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metrogrkid

Calder Plaza/GR Press/Olds Manor Super-Development Site

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On the northern and western sides of Devos Place, there are multiple opportunities coming together that will have a profound impact on the intersection of Monroe Avenue NW and Michigan Street NW:

1. OLDS MANOR / US POST OFFICE SITE: With our own US Representative Vern Ehlers purportedly heading up the Appropriations Committee for USPS Funding, with his friend Rich DeVos owning the Olds Manor and with regional leaders making a case to move USPS-Downtown out to a new hub at Ford Airport, the combined USPS-Dowtown/Olds Manor site could easily be tranformed into an ersatz "mega" Grand Plaza-type development with refurbishing of the Olds component (a la The Pantlind), the addition of multiple high-rise towers (two or three 20-30 story towers) to house additional hotel space (downtown still needs 1,600 new rooms even with the JW) and housing plus a base/podium building with a small atrium of destination retail and a skywalk across Michigan into the skywalk juncture already built into DeVos Place's NE corner.

2. GRAND RAPIDS PRESS SITE: With The Press making obvious moves to relocate all of its operations out to its Walker campus, one of THE MOST high profile development footprints is nearing availability. Imagine taking the same four-level volume of the current Press building and its back parking area all the way up to I-196/Ford Freeway and making that volume a four-level atrium mall with 80-100 stores, anchored by a Nordstrom at the Monroe/Michigan end and a Lord & Taylor at the Michigan/Ottawa end. On top of this atrium mall would be space for three highrise towers (20-40 stories) that could house convention hotel, housing and office uses (all connected directly to the atrium retail area) and provide an opportunity for skywalk connections to the Olds Manor/USPS development and to any Calder Plaza development.

3. CALDER PLAZA/DEVOS PLACE: Our center of the CBD is going to soon share a Streetrail station with DeVos Place creating a high-profile midpoint for the Streetrail's Sixth Street Bridge Station to the north and main hub at Central Station to the south. This station and its proximity to Calder Plaza'a parking garage hole next to Fifth Third Center could take a page from the recent thread that mentioned this same site and create another vertical shopping/entertainment atrium from this hole and cap it with a major/signature mixed use highrise (40-50 stories) that contained offices, housing and convention hotel space. This site would dually bring more attention and foot-traffic to Calder Plaza Proper (especially during non-Festival/non-special event times) as well as the provision of another opportunity for skywalk connections from it to both DeVos Place and the GRPress development site.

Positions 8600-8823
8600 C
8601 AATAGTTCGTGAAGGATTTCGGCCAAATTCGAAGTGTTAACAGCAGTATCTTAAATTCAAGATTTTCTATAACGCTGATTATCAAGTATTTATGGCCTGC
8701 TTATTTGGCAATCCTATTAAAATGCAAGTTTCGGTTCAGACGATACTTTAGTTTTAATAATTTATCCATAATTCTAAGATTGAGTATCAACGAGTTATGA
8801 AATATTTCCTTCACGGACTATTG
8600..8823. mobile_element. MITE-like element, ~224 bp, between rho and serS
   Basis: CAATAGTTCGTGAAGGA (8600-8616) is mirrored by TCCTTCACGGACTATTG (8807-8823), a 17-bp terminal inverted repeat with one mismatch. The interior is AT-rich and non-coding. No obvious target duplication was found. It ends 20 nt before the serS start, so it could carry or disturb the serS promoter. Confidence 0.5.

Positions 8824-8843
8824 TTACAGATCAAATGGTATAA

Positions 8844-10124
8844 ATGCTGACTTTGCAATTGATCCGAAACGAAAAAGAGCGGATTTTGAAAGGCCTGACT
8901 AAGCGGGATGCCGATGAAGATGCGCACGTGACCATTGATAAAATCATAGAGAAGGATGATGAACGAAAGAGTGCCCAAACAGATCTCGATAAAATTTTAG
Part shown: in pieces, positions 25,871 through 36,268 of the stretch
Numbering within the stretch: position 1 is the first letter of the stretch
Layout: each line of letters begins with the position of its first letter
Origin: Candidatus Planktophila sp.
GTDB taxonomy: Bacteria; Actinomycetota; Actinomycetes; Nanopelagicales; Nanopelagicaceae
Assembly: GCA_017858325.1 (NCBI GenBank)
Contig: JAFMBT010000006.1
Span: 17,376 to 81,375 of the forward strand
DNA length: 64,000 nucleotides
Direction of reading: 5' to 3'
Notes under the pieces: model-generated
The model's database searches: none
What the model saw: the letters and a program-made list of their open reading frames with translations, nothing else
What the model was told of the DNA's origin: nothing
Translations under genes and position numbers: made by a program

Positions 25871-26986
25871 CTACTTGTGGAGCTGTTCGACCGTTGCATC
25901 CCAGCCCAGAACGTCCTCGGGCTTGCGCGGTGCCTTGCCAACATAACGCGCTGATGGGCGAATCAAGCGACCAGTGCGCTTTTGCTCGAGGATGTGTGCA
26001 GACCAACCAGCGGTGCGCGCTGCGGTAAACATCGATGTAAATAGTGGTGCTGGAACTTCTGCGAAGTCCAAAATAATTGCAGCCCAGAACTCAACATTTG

The combined development of something like this would create an enormously dense and utilized core of downtown and set the stage for North Downtown to explode next across the Ford Freeway. WOW :o

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I like these ideas.

Now all we need is someone to step up with $3 billion or so, along with coordinating all the different entities involved.

Preferably, you'll have all this done so we can break ground in June, ok?

:P

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I like these ideas.

Now all we need is someone to step up with $3 billion or so, along with coordinating all the different entities involved.

Preferably, you'll have all this done so we can break ground in June, ok?

:P

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$3 billion is a big number, no doubt...

But when you consider the economic and social impact of that kind of density and activity in the core, it's a steal.

Still, it's a good bit of pie in the sky thinking anything like what you propose could be seriously considered, let alone acted upon given current market and political conditions.